I have also established a strong group of collaborators that have expertise in spreading depolarizations and headache/migraine research. Drs. Bill Shuttlworth and KC Brennan are leaders within the international field of spreading depolarizations. Dr. Shuttleworth is a leading expert on the cellular mechanisms of spreading depolarizations and excitotoxicity. He is a leading member of the NMSDC, PI of the Center for Brain Recovery and Repair, and the chair of the Neurosciences Department at the University of New Mexico. We had combined weekly lab meetings and weekly NMSDC meeting prior to the pandemic with plans to resume these meetings. Dr. Shuttleworth will provide critical guidance to these studies in relation the molecular and cellular mechanism of spreading depolarization. Dr. Brennan has expertise in spreading depolarizations in migraines and the molecular mechanisms involved in headaches. Dr. Brennan’s lab is at the University of Utah, but with the pandemic I have been attending Dr. Brennan’s weekly virtual lab meetings that discussion current projects in both our labs. However, we plan to continue these meeting going forward because they have been incredibly useful. We currently have a collaborative DoD grant investigating cortical excitability following both controlled cortical impact and our closed skull impact model. Dr. Brennan would provide critical guidance on post-traumatic headaches proposed in these studies. Collectively, this collaborative team has the expertise to execute these studies.

Areas of Specialty

Neurophysiology, and Mild traumatic brain injuries (mTBIs)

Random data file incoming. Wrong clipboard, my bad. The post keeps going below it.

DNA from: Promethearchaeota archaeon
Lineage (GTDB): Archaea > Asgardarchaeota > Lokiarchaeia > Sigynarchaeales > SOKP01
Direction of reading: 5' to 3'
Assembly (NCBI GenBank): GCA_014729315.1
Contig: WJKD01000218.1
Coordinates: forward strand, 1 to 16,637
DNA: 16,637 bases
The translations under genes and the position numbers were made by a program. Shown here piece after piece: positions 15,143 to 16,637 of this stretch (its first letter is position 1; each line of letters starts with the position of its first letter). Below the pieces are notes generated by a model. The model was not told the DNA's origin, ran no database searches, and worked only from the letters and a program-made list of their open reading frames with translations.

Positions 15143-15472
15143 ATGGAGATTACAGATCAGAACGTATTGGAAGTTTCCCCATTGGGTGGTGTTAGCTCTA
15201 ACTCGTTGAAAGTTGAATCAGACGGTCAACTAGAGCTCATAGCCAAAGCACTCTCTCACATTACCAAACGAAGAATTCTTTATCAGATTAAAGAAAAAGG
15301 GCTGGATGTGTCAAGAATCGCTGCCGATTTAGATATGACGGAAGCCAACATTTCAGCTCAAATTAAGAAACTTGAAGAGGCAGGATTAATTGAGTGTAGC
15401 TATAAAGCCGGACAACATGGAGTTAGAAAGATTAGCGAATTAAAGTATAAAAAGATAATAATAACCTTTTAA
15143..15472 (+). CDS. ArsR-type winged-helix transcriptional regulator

Post-Doc (2016):
University of New Mexico
Albuquerque, NM
PhD (2011):
George Washington University
Washington D.C.
BA (2003):
University of Colorado
Boulder, CO

Achievements & Awards

UNM Graduate Student Retreat Keynote Speaker - 2017
Invited speaker for Rio Rancho Café Scientifique - 2016
UNM Graduate Student Retreat Keynote Speaker - 2014
UNM, Neuroscience Day, finalist for general public poster presentation - 2014
Invited speaker for New Mexico Café Scientifique - 2013
First place oral presentation GWU research day - 2008

Key Publications

Journal Article
Pacheco, J, M Hines-Lanham, A, Stratton, C, Mehos, C, J McCurdy, K, E Pinkowski, N, J Zhang, H, Shuttleworth, Claude, Morton, Russell, Spreading Depolarizations Occur in Mild Traumatic Brain Injuries and Are Associated with Postinjury Behavior. eNeuro, vol. 6, Issue 6
Journal Article
Pinkowski, N, J Guerin, J, Zhang, H, Carpentier, S, T McCurdy, K, E Pacheco, J, M Mehos, C, J Brigman, Jonathan, Morton, Russell, 2020 Repeated mild traumatic brain injuries impair visual discrimination learning in adolescent mice. Neurobiology of learning and memory, vol. 175




  • English

Courses Taught

Neurosciences Journal Club (BIOM 536), Instructor
Neurophysiology (BIOM 532), Co-Instructor
Methods in Cell Biology (BIOM 522), Lecturer
Undergraduate Pipeline Network (BIOM 410), Lecturer

Research and Scholarship

My lab is interested in the cellular and physiological mechanism that underlie concussions. We have identified that Spreading Depolarizations occur in these injuries and may play a critical role in cognitive disfunction and recovery. Spreading Depolarizations are massive events that propagate through the cortex causing a reduction in cerebral blood flow, a large shift in the extracellular potential, and suppress high frequency cortical activity (shown to the right). We are currently investigating the role of spreading depressions in the pathology and cognitive dysfunction that are associated with repeated concussions.